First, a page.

To the editor: The Los Angeles Times Editorial Board should not be surprised by reports that President Trump is considering pardoning Americans suspected of committing war crimes. He has never wavered on this issue.
During the presidential campaign, Trump promised to bring back waterboarding and much more. He has been an enthusiastic supporter of torture, and he was elected as the 45th president of the United States.
What’s more, this was never a big issue in the election, and it has never been much of an issue in the media. So, it’s a little late to be indignant about this. The American people seem not to care.
Like so many things that Trump says and does, it’s not about the president, it’s about the people.
Stan Brown, Victorville
To the editor: For a while our dear country has been sliding down the slippery slope of, as you quote retired Army Gen. Martin Dempsey as saying, not taking “law of armed conflict seriously.”
Just going back two administrations, President George W. Bush had his lawyers bend the law on torture, and President Obama extrajudicially assassinated an American citizen with a drone strike.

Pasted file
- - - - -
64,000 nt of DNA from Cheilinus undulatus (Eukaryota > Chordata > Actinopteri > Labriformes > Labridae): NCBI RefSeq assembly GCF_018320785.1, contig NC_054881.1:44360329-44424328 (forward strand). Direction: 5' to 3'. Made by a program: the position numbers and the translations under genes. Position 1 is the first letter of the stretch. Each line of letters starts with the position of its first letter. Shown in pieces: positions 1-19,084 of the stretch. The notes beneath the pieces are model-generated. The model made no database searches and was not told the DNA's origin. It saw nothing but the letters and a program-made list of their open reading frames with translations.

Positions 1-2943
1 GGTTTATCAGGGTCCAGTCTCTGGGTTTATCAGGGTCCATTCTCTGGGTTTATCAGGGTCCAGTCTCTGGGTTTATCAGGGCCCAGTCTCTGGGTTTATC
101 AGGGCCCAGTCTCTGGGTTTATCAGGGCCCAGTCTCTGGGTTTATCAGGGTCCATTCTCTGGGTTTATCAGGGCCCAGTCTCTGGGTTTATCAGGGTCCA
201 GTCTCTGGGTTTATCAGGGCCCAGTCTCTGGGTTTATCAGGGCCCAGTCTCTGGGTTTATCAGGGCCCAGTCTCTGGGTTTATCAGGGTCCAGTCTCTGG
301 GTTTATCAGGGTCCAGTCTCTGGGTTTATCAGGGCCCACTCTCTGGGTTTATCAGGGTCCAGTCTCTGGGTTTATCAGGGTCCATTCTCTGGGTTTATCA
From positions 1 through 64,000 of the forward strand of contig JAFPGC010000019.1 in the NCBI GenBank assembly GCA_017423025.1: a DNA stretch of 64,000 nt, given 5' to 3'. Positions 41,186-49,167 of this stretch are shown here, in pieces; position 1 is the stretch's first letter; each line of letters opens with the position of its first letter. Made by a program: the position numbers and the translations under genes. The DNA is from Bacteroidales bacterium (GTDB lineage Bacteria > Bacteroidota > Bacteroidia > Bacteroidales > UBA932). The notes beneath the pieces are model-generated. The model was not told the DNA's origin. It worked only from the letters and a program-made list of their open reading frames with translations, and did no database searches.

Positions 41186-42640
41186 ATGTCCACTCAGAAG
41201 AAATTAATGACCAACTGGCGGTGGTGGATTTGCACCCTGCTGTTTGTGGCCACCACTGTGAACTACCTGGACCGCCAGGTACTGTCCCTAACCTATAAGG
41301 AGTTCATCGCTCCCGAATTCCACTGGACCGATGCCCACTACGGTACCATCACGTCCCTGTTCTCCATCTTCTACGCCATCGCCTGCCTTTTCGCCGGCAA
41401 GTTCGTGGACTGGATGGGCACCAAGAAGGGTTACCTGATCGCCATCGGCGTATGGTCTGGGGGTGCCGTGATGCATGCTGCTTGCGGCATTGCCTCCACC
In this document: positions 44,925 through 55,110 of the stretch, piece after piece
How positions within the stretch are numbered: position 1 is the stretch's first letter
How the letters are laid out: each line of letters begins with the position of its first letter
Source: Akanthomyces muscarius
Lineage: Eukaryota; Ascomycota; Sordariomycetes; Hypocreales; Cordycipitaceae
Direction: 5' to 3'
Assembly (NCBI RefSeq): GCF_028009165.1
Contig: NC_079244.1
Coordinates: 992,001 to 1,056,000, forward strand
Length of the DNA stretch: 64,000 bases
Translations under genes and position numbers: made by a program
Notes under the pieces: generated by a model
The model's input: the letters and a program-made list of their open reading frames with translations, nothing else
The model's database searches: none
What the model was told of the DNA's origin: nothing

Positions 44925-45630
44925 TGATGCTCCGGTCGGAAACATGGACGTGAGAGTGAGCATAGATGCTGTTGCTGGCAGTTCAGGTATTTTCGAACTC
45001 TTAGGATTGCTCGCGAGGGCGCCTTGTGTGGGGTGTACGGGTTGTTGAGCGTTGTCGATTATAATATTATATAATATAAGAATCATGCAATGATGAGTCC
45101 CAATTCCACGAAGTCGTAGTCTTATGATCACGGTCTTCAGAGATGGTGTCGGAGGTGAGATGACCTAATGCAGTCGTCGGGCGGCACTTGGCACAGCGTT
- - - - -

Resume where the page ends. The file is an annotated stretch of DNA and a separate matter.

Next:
I don’t like what Trump is doing, but let’s not be surprised.
Stephen Fischer, Los Angeles
To the editor: Let’s face it — war is not for the faint of heart. The job of the military is to break things and defeat the enemy. You may not like that, but it is the harsh reality.
Some time ago, a colleague of mine asked if we were ever going to defeat Islamic extremism. I said no; here’s why.
First, you cannot win a war when you are charging your own troops with crimes. Second, we have not been allowed to win a war since 1945 (and even then, the West did not win in Europe — the Soviets did). Finally, you cannot win when political correctness determines the rules of engagement.
You cannot kill the enemy when you have your hands tied behind your back.
Joseph A. Lea, Mission Viejo